Dark Storm (Carpathian Novel, A)
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Return to the “steamy and dreamy” (Publishers Weekly) world of Christine Feehan’s New York Times bestselling Carpathian novels as thundering passions signal a dark force on the horizon…
Buried alive for hundreds of years in a volcano in South America, Dax worries that he has become the abomination that every Carpathian male fears, a victim of the insidious evil that has crept relentlessly into his mind and body over the centuries. But Dax isn’t the only one emerging from the darkness…
His name is Mitro, and he once stood by the side of the prince of the Carpathian people. Now he is the epitome of malevolence, and perpetrator of one of the most shocking killing sprees known to man. No one escaped the bloodshed, including his lifemate, Arabejila.
Now, between Dax and Mitro, a violent game has begun—one that has marked Riley Parker, the last descendent of Arabejila, as the reward.
glanced down at the murky water and saw the silver fish churning around the boat. Were her eyes playing tricks on her? It almost looked as if piranha were following the boat. But, piranha didn’t follow boats. They went about their business. She stole a glance at the guide who muttered to the two porters, Raul and Capa, ignoring their charges—a far cry from the familiar villager who usually took them upriver. The three looked very uneasy as they continually studied the water. They, too, seemed a
living without you. You’re here fighting him. I have to fight him in my own way. I look at that horrible woman sitting up there all smug, knowing she marked six women to be murdered, their babies sacrificed before they were even born, and it sickens me. She’s marked Jasmine now, too. Riley was passionate about her argument. She was angry and determined this was going to end. She might not be a warrior, but she was a child of the earth. She could heal the soil and plants before Mitro returned if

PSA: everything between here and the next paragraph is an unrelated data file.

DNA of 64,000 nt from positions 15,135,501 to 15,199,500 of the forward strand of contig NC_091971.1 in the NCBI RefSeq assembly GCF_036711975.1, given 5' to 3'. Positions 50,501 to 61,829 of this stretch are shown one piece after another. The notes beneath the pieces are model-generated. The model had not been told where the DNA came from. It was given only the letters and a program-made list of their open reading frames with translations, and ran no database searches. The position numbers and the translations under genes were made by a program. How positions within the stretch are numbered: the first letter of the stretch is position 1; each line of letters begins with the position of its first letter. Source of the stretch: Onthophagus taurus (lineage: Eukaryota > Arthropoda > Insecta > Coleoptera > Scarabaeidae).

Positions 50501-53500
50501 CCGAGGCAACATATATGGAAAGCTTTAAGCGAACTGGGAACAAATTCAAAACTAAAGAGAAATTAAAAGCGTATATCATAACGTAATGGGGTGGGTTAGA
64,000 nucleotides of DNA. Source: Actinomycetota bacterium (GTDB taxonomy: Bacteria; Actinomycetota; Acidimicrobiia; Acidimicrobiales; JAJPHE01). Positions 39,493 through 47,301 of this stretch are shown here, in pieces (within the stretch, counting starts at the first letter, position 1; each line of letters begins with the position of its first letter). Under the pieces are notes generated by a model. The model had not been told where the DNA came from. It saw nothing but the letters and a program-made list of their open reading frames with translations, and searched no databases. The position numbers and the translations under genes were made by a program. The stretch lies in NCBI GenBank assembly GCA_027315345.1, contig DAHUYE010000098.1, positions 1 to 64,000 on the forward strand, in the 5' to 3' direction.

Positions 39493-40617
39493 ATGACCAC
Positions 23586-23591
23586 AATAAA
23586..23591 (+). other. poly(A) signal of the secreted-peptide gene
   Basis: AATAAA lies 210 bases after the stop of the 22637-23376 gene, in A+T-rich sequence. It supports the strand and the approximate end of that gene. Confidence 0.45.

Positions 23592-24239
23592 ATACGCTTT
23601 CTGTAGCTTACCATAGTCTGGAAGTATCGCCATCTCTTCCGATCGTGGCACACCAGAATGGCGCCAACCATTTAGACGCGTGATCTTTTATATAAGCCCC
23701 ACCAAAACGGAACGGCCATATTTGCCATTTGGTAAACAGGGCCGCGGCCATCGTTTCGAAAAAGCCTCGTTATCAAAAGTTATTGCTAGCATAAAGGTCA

the room. She felt Dax’s arms, so strong, offering her shelter. His skin was so hot, burning against her cheek. She turned her head and nuzzled the heat and fire and defined muscles that were so synonymous with him. His fingers massaging her scalp and neck eased some of the tension. Take what I offer, sivamet. His voice was pure temptation. She had been unable to eat anything. The most she’d done was drink water. There was that small part of her that was still human enough to hesitate, but she
long arc cradled the lush plains of the kingdom of Hungary. (The kingdom of Hungary flourished for over a millennium—making Hungarian the dominant language of the Carpathian Basin—until the kingdom’s lands were split among several countries after World War I: Austria, Czechoslovakia, Romania, Yugoslavia and modern Hungary.) Other peoples from the Southern Urals (who shared the Carpathian language, but were not Carpathians) migrated in different directions. Some ended up in Finland, which
posed to the world. But they would only succeed if they could act as one, rather than fighting each other for control. Above them, higher up the volcano’s slope, Mitro had turned his attention to the bubbling fury of the earth’s hot core. The ground began to tremble as Mitro directed the volcano’s heated gases and acids to the surface. Steam began to rise from the cracks and fissures in the rocks. The main blast of the volcano had exploded on the other side of the mountain, but now Mitro was